InsurTech: hands-on

What is so stimulating about managing our project program is how mercurially a project can lead you to a place that neither you nor the client had imagined.
We have been lucky to work with a creative and innovative insurance company. Just 10 years ago, this would have been an oxymoron. Today the industry is in transformation. The collaboration has pushed us both beyond the conventional client-developer relationship. It’s meant we have had to break new ground and quite frankly deliver “out of scope”. But the process has taken us into the epi-center of a creative upheaval –  InsurTech – the mash-up between Insurance and technology. I will just share some of my experiences.
As we have experienced it, the InsurTech area is being driven by 4 powerful trends.
Continual connectivity
The mobile phone is allowing Insurance companies to break free of the two pain points which have previously characterized the customer experience in insurance – paying premiums and negotiating reimbursement. The mobile phone is going to allow insurance companies to extend, maintain and deepen contact with their customer. It will enable selling “on-demand” policies and perhaps settling claims “on-site”.
Addressing prevention
Prevention is the best medicine….and by far the most cost effective. Relevant and current information and proactive advisories can be directed to customers to help avoid threats, prevent injury, mitigate consequences and contain costs e.g. before and during travel.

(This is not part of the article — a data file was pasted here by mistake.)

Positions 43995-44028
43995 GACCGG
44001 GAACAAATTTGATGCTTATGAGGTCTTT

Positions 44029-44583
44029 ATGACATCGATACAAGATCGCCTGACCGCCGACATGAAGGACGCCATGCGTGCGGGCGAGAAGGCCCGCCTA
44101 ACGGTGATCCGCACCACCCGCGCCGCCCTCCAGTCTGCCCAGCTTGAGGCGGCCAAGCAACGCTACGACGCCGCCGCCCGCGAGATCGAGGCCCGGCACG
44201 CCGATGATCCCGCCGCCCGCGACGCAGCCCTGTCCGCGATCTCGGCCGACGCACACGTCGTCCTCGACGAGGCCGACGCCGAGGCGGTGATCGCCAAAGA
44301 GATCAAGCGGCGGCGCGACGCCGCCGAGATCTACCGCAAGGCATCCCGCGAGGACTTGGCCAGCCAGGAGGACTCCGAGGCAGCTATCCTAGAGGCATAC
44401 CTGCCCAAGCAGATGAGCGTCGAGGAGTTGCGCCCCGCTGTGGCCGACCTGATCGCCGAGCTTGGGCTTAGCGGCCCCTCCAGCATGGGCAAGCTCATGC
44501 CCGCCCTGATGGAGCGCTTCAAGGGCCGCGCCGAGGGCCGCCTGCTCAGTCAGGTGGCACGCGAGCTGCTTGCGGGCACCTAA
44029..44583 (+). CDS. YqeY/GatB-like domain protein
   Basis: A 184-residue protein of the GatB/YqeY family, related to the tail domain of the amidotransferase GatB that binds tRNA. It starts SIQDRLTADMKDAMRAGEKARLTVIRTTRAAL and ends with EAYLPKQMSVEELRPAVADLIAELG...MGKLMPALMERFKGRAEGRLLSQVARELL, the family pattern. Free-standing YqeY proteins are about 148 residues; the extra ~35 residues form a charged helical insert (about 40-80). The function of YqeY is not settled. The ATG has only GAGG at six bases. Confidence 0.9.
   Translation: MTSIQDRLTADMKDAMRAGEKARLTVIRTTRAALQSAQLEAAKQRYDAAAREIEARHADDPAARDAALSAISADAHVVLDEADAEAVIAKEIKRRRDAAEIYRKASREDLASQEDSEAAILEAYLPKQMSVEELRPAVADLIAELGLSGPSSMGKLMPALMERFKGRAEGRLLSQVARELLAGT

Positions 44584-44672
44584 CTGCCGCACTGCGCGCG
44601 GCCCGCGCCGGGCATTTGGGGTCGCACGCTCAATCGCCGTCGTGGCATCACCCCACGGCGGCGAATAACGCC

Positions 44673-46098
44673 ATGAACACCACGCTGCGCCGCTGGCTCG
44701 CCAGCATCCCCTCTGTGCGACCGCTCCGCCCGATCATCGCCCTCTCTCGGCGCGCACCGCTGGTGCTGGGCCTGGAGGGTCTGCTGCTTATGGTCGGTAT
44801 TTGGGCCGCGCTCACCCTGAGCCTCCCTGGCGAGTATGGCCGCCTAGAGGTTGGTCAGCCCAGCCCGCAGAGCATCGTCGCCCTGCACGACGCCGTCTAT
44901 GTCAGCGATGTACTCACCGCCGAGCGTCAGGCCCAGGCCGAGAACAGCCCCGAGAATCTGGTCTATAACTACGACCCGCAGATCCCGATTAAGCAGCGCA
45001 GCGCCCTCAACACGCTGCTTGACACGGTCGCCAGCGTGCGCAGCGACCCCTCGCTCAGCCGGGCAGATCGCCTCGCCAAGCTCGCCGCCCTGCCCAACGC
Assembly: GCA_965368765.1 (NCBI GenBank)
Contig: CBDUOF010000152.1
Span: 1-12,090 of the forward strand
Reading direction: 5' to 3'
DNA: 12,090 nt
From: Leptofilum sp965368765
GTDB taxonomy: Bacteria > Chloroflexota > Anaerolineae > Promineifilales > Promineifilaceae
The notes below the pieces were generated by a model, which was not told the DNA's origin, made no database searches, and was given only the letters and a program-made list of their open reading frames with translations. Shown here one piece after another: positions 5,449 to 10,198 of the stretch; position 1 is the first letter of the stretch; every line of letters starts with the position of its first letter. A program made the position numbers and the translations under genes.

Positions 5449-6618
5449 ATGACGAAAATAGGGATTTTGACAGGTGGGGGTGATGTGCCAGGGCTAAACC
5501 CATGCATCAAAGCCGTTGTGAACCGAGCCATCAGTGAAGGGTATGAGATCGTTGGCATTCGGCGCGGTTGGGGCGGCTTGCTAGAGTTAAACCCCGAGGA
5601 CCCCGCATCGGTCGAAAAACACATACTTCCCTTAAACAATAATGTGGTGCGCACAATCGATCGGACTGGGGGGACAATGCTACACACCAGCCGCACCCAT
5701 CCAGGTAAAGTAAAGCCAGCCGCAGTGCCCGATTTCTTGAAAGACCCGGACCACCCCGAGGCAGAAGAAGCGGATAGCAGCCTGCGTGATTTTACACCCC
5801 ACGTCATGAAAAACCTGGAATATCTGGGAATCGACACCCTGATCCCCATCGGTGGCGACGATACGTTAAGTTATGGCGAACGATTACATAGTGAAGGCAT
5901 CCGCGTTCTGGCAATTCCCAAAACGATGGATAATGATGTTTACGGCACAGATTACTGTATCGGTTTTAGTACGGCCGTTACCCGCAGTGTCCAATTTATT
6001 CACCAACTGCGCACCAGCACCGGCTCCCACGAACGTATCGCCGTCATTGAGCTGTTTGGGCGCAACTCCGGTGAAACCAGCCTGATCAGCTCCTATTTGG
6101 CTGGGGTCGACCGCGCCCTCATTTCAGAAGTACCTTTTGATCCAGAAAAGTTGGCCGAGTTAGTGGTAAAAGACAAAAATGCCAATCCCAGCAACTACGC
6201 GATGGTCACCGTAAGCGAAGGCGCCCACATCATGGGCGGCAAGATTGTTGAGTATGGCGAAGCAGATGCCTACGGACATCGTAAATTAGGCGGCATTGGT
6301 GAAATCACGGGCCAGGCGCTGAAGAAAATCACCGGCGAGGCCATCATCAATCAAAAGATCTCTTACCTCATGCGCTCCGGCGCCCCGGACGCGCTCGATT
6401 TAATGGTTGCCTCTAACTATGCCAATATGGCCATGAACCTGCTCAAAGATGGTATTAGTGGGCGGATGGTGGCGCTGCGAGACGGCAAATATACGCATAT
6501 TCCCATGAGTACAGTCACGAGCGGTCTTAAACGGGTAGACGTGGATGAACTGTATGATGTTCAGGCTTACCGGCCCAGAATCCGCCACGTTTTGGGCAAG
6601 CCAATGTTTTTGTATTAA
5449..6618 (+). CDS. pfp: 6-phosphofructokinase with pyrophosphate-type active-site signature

Leverage geo-positioning
Knowing exactly where the customer is will allow companies to target and tailor information specifically for where the customer currently is e.g. in the case of natural disaster or political unrest. In the event it becomes necessary, it will simplify evacuation or extraction and allow keeping family, friends or employers informed.
Of course big data and analytics
Analysis of location, movement, times and frequency of travel can not only be used to fine tune offerings and create new, innovative insurance products. It can also help to find and identify patterns and help spot fraud and misuse.
/Richard Tanimura
Picture: thinkpublic